Lib-Lab budgets: Following the dodo on a race to extinction

May 17, 2013

After a week of being subjected to headache-inducing politicians posturing and spinning about the Great Budget Deficit, all that was needed was that speech from Richest-Australian-and-Walking-ATM Gina Rinehart.

Billionaire Numero Uno was only outdone by Billionaire-Would-Be-PM Clive Palmer, who successfully outflanked, on Q&A, Labor and Liberals from the left on the treatment of refugees.

My TV is smashed from all the things I've thrown at it. So it's time to turn off the light and sit in the dark for a while to think about What It All Means. All the blah-blah makes it hard to focus while empty Panadol packets glow mockingly in the corner.

Then the image that captures what all this really amounts to comes to mind: the dodo. The iconic extinct flightless bird in its cameo appearance in Alice In Wonderland as part of a “queer-looking party” who were all “cross, wet and uncomfortable”.

An argument about how to get dry ensues.

“‘What I was going to say,’ said the Dodo in an offended tone, ‘was that the best thing to get us dry would be a Caucus-race.’

“First, it marked out a racecourse, in a sort of circle (‘The exact shape does not matter,’ it said,) and then all in the party were placed along the course here and there. There was no ‘One, two, three and away,’ but they began running when they liked, and left off when they liked, so it was not easy to know when the race was over.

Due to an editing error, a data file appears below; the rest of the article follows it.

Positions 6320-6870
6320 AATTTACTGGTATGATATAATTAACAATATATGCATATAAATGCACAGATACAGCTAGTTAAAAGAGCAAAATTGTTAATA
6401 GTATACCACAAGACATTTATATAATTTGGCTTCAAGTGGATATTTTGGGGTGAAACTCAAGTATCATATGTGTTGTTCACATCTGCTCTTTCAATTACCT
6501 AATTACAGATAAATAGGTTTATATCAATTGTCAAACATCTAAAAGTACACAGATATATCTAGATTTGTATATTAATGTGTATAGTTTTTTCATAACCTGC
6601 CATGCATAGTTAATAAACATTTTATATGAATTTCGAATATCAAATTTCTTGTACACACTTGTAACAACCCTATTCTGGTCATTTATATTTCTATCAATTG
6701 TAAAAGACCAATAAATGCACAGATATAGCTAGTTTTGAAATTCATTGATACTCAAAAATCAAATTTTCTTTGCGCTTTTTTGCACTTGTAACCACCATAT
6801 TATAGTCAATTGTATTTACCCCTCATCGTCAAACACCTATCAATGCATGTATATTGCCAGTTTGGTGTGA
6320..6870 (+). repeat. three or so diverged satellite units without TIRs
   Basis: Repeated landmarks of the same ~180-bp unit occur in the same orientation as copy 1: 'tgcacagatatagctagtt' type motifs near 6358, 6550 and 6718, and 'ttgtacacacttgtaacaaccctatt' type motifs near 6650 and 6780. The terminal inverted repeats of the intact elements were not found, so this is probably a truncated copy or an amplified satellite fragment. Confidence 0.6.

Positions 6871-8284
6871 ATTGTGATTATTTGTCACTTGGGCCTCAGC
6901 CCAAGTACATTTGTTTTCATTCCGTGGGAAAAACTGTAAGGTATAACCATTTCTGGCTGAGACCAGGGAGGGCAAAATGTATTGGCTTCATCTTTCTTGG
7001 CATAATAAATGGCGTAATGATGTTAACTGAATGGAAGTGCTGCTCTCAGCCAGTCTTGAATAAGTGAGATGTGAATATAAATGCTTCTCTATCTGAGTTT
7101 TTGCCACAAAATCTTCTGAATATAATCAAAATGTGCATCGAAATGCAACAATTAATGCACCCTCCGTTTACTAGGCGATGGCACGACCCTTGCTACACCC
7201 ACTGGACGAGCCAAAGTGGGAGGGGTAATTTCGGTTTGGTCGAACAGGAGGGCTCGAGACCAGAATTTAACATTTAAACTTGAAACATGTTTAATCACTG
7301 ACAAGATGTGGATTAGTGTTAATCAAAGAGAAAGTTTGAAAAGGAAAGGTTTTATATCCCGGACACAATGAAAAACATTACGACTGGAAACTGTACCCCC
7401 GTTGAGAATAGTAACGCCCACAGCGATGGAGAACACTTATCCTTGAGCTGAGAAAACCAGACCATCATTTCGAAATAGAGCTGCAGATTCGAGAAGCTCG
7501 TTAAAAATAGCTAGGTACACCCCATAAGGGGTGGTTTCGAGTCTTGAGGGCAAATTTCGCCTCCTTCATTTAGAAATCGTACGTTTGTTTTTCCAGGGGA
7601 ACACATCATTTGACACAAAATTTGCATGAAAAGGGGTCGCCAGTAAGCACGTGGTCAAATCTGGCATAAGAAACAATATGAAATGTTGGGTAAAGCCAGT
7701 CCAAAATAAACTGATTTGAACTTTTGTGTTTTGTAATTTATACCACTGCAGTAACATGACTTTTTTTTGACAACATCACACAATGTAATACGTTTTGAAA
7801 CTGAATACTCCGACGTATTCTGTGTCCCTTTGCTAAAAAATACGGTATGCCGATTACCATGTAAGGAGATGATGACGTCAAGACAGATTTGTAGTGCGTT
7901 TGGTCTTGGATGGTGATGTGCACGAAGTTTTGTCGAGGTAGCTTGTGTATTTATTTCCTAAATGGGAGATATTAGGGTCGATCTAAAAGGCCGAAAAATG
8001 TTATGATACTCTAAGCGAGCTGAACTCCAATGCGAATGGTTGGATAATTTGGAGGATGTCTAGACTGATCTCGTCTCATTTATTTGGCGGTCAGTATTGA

“However, when they had been running for half an hour or so, and were quite dry again, the Dodo suddenly called out, ‘The race is over!’ and they all crowded around it panting and asking, ‘But who has won?’”

What has this story to do with budget week? The politicians and the billionaires attained their various objectives to a degree (they “got dry”) and, in that sense, all won as Lewis Carroll sarcastically has the Dodo declare: “Everybody has won, and all must have prizes.”

But really we are all losers from the budget debate, in more ways than one. The whole of Australia has subsequently been excised from all moral duty and human solidarity, but the biggest loss is another precious opportunity to do something serious about the climate change crisis.

The planet has now passed a dangerous climate milestone — one not seen for 3 million years. The amount of heat-trapping carbon dioxide in the atmosphere has topped 400 parts per million, a dangerous level that could drastically worsen human-caused global warming. And we are racing towards 450 ppm, a widely recognised point of irreversible and catastrophic climate change.

We should not be having this totally misplaced discussion about a non-existent budget debt crisis (Australia's public debt is among the lowest in the world) and allegedly hard-done-by mining billionaires.

Instead we should be taking the mines and banks from the greedy billionaires, phasing out coal and other fossil fuels (they are in reality greater evils than the drug trade and “people-smuggling”) and investing hundreds of billions on the fastest possible transition to 100% renewable energy.

Or we could shed the tears for the hard-done-by walking ATM and follow the dodo on a race to extinction.

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